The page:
Rhetorical Republic: Governing Representations in American Politics

Rhetorical Republic: Governing Representations in American Politics

Rhetorical Republic: Governing Representations in American Politics

Rhetorical Republic: Governing Representations in American Politics

Synopsis

Reflects on how practices of representation in popular culture, the news media and the law constitute the primary instruments of political governance in the United States. The editors argue that the struggle over the representation of politics is as important as the struggle over power.

Excerpt

Frederick M. Dolan and Thomas L. Dumm

We are presenting the essays gathered in this volume out of a conviction that the struggle over the representation of politics in the public spheres of late-twentieth-century America has become the single most important force shaping political life in this country, and that the methods and approaches of political science have proved inadequate for the study of the discourses, imagery, interpretations, and desires attached to practices of representation. Indeed, not only has American political science failed to address what Anne Norton calls "governing representations" of contemporary politics, but it also has done much to obfuscate the political implications of representational practices. It is ironic that in the United States of America, the triumphant product of a spectacular founding fiction, modern political science has chosen to present itself as an attempt to "get real" by turning away from the imaginative productions of political theory and "modeling" the gritty business of competing interests, bargaining, and logrolling as viewed through such methodological lenses as complex correlation study and regression plot analysis. the discipline betrays a longing for precisely what must always be missing from politics, a desire to substitute the putative laws of an imaginary social science for the inherent unpredictability and open-endedness of public life.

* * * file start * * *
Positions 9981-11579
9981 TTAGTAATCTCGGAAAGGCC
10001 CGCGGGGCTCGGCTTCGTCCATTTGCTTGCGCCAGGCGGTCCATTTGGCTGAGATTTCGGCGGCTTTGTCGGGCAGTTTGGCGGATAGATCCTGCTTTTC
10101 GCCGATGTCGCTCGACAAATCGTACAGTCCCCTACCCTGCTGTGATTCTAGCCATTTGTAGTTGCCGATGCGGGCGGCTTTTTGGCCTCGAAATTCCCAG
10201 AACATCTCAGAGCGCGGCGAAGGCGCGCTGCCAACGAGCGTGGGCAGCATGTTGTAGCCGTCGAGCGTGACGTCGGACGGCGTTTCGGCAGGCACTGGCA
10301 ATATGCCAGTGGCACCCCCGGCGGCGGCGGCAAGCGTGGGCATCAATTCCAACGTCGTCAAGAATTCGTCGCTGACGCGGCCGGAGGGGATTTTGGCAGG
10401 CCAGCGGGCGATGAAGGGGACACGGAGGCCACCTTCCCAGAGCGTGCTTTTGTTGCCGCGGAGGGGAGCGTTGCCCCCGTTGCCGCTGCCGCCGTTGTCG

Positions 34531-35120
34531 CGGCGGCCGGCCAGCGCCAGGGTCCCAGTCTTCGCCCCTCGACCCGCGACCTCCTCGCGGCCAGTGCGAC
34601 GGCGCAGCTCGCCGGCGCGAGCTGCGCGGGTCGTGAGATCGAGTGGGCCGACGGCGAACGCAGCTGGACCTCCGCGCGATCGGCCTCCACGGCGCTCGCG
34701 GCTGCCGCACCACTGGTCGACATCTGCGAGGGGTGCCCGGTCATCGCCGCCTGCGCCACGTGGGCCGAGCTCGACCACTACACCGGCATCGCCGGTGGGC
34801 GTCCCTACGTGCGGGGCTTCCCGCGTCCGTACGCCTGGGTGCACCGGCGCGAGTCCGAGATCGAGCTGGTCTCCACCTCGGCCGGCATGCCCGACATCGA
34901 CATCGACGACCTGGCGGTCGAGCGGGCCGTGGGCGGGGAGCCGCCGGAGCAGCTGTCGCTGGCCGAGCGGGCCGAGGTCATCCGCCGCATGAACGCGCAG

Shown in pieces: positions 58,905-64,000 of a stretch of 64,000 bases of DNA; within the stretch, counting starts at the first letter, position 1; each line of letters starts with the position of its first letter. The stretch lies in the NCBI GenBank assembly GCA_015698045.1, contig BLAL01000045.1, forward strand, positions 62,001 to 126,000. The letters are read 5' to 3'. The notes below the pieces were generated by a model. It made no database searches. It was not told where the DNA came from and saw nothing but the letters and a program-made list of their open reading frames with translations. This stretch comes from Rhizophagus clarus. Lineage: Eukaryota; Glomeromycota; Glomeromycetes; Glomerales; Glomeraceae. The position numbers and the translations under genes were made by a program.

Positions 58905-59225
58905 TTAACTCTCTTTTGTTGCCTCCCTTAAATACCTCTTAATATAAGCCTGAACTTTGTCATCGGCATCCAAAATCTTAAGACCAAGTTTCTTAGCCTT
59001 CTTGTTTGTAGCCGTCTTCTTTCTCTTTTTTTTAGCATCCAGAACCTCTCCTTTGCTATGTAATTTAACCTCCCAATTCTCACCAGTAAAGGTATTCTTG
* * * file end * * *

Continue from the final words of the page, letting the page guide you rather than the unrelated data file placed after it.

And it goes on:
The authors brought together here view American politics from a variety of perspectives, but they share the conviction that to approach politics through empirical research on governmental institutions and policy processes, hagiographical studies of constitutional law, and in-

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